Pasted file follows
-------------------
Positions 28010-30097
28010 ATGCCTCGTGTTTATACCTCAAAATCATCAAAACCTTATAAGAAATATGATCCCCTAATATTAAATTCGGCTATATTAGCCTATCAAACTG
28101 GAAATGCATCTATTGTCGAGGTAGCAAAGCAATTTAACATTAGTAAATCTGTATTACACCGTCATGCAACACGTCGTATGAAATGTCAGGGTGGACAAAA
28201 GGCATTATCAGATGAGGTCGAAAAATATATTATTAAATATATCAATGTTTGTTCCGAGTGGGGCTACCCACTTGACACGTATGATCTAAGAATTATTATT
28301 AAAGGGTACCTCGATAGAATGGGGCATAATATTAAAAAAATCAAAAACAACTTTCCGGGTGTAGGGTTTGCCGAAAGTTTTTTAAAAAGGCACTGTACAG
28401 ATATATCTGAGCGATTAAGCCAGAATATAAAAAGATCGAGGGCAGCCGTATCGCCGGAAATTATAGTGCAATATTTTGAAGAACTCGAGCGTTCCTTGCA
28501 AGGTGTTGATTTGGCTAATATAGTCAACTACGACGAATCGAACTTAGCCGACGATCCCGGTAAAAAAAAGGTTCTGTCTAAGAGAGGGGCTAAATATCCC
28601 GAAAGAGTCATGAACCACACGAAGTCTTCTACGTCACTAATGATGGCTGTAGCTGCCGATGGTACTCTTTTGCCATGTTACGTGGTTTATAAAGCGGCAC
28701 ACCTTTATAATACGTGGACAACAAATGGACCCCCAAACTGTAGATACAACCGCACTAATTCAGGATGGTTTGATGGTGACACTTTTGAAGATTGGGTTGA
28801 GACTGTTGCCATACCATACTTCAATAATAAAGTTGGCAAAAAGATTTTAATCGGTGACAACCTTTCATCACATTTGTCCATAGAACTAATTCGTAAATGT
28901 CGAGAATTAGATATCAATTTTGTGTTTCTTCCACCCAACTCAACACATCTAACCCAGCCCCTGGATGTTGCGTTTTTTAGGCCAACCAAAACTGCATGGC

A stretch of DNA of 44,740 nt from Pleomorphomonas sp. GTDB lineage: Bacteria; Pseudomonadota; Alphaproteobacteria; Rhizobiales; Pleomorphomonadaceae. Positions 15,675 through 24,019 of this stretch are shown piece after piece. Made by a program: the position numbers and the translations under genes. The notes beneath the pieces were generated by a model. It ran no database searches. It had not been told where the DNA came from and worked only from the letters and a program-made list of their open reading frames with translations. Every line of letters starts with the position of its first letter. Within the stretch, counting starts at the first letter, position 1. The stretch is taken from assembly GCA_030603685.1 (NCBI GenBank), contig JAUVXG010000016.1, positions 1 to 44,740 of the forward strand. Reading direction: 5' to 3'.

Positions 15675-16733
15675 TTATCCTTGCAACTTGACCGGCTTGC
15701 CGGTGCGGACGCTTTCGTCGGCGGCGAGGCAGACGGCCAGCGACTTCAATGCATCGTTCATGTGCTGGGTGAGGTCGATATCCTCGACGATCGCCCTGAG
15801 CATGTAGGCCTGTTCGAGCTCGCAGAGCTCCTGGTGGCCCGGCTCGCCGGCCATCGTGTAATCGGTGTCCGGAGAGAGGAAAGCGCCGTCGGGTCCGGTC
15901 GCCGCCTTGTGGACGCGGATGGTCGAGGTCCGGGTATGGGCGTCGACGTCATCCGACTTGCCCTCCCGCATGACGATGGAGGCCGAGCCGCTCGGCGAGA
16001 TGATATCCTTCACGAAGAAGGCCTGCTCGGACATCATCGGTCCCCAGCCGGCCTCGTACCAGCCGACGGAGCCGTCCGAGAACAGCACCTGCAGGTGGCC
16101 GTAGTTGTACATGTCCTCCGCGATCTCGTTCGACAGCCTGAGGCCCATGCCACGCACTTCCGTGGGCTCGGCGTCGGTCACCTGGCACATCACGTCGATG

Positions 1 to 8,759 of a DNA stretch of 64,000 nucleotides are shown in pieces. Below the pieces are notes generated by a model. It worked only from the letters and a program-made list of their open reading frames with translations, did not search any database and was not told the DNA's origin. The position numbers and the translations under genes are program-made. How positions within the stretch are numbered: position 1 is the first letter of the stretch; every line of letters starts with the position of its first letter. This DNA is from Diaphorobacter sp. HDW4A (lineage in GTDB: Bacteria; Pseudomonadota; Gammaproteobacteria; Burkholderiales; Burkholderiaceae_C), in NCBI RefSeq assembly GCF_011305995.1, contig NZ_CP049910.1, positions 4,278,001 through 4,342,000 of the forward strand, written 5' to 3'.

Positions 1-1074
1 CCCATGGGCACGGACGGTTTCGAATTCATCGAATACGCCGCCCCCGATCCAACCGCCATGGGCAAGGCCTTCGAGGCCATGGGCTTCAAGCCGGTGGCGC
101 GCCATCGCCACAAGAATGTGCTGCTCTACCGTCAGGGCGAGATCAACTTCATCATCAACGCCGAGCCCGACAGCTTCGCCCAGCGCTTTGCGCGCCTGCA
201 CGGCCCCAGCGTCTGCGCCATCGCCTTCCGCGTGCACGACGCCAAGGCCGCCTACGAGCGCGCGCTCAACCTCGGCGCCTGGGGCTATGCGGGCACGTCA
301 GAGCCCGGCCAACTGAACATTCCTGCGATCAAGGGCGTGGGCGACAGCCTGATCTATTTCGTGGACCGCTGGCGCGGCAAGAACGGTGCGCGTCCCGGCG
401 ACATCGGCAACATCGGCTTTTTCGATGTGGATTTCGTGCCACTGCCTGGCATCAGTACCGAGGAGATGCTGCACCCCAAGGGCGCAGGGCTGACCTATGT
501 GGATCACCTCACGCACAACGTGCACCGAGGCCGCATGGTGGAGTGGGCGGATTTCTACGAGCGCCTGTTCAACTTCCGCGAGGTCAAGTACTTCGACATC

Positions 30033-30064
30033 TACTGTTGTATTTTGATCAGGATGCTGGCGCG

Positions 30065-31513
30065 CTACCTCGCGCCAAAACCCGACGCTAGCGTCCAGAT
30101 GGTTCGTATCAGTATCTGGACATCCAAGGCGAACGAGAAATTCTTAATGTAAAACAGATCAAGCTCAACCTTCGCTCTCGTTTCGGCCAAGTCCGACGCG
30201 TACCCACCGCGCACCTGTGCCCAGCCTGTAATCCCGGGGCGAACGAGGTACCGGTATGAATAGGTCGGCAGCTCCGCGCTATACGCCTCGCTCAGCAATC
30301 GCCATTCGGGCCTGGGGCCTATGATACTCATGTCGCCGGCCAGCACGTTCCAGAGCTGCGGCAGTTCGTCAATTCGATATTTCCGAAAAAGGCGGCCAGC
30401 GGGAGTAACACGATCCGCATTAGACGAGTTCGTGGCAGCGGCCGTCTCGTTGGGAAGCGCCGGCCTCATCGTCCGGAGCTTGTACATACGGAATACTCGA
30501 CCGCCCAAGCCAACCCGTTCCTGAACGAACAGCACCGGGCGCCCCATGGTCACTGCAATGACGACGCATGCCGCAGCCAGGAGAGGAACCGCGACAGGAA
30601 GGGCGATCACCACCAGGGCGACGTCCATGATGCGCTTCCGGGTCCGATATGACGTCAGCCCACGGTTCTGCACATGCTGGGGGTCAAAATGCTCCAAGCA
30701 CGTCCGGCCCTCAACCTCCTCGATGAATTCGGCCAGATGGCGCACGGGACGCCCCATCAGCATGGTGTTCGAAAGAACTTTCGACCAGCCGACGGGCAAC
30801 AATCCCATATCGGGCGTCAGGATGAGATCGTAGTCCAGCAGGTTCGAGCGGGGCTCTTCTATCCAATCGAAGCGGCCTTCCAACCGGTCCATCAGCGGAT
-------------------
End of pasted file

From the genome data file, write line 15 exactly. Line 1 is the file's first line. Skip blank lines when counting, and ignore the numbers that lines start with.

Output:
15701 CGGTGCGGACGCTTTCGTCGGCGGCGAGGCAGACGGCCAGCGACTTCAATGCATCGTTCATGTGCTGGGTGAGGTCGATATCCTCGACGATCGCCCTGAG